Esther 1:1 says:

Now it came to pass in the days of Ahasuerus -- he was the Ahasuerus who reigned from Hodu to Cush, one hundred twenty-seven provinces.

For historical context, the period of the Persian Empire that forms the historical backdrop for the story of Purim and Megilat Esther, known as the Achaemenid Empire, took place from 550 to 330 BCE (Darius 1, who ruled from 522 to 486 BCE, allowed the reconstruction of the Second Temple in Jerusalem.) (link). According to the 5th century BCE Greek historian Herodotus, the Achaemenid Empire was divided into 20 districts or provinces called satrapies ruled by Medo-Persian satraps based on the various kings and governors of the conquered lands, and that different provinces would have different taxes imposed on them (link, list of provinces as per Herodotus, map).

Now, 20 provinces and 127 provinces are very different. Could "127" be referring to cities (with a few cities per province, not sure how it might be counted that way)? Or perhaps 127 refers to the more distinct cultures within the provinces (e.g. at the time, Phoenicians, Jews, and people living in Cyprus were ruled as a single province, although I don't know if even this approach would quite reach 127)? Might it been like one of the 20 provinces could have been considered to have a number of smaller counties (just a guess, don't know of any historical support)? Is it possible that the text could have meant something like "7 regions, 20 provinces, and 100 sub-provinces" (the Hebrew is phrased "seven and twenty and one hundred provinces" which seems to traditionally just be taken as an archaic way of writing 127)?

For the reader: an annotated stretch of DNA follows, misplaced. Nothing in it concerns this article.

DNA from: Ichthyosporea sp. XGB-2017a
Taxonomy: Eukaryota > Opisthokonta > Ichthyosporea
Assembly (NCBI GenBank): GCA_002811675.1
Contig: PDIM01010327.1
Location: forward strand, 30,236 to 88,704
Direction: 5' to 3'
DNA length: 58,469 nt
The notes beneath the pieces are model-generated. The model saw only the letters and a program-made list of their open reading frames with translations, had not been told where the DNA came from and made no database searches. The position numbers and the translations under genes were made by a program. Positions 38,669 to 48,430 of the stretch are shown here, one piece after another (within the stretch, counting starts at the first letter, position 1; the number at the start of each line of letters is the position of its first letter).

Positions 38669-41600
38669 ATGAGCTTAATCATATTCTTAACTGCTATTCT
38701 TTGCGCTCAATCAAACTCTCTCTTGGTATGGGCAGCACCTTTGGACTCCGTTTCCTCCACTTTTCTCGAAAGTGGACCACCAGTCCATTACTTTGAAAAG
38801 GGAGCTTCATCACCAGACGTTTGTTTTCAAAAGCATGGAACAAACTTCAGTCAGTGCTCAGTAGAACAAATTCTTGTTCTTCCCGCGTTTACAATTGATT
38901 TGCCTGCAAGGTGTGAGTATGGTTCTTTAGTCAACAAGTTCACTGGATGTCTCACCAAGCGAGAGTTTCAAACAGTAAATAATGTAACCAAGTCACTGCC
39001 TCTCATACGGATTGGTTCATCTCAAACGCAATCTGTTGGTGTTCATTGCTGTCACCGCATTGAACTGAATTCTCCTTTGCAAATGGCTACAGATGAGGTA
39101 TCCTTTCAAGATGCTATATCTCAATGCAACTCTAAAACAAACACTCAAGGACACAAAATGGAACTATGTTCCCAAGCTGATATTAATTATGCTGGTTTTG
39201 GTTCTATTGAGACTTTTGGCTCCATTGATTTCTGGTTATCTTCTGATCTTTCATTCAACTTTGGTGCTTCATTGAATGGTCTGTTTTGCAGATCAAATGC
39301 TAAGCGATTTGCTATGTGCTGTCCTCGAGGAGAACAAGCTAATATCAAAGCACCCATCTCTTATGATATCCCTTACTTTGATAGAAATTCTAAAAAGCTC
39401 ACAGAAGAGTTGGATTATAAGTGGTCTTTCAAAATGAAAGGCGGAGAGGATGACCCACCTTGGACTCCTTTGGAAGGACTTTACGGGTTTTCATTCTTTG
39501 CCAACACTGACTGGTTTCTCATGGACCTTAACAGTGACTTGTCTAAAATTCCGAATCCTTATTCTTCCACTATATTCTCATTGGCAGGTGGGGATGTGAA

So my question is, what type of "province" exactly does "one hundred twenty-seven provinces" refer to?

  • 3
    Esther 8:17 and Esther 9:28 kinda kills the city theory
    – Double AA
    Jul 1, 2013 at 21:12
  • The UK has 650 parliamentary districts and it is smaller and less diverse than Persia. Nov 28, 2016 at 13:19

2 Answers 2


Regarding the 20 districts division of Achaemenid Empire by Herodotus, David Asheri in the book "A Commentary on Herodotus Books I-IV" (Oxford University Press, 2007, p. 481) states:

"(...) the twenty satrapies constitued a great administrative network; that many of them were divided into sub-satrapies or districts with subordinate governors, that others were semi-autonomous with local dynasties of vassal-kings, tyrants and sheiks..." (online here)

In the same way Kenneth Kitchen, On the Reliability of the Old Testament, (p. 516 n. 20) states:

[O. Leuze] points out that the satrapies cover lesser divisions of up to seventy-one peoples and districts, which is an incomplete figure, lacking (e.g.) such constituent districts or (sub) provinces for the fifth, twelfth, and thirteenth satrapies (if not others also). The final total would not be far off the "127 provinces" ascribed to Xerxes [Ahasuerus] in Esther 1:1, using the same term (medina) that was applied to Judaea (in Persian Aramaic, Yehud) as a local district, as in Ezra 5:8 and Neh. 1:3. (Online here).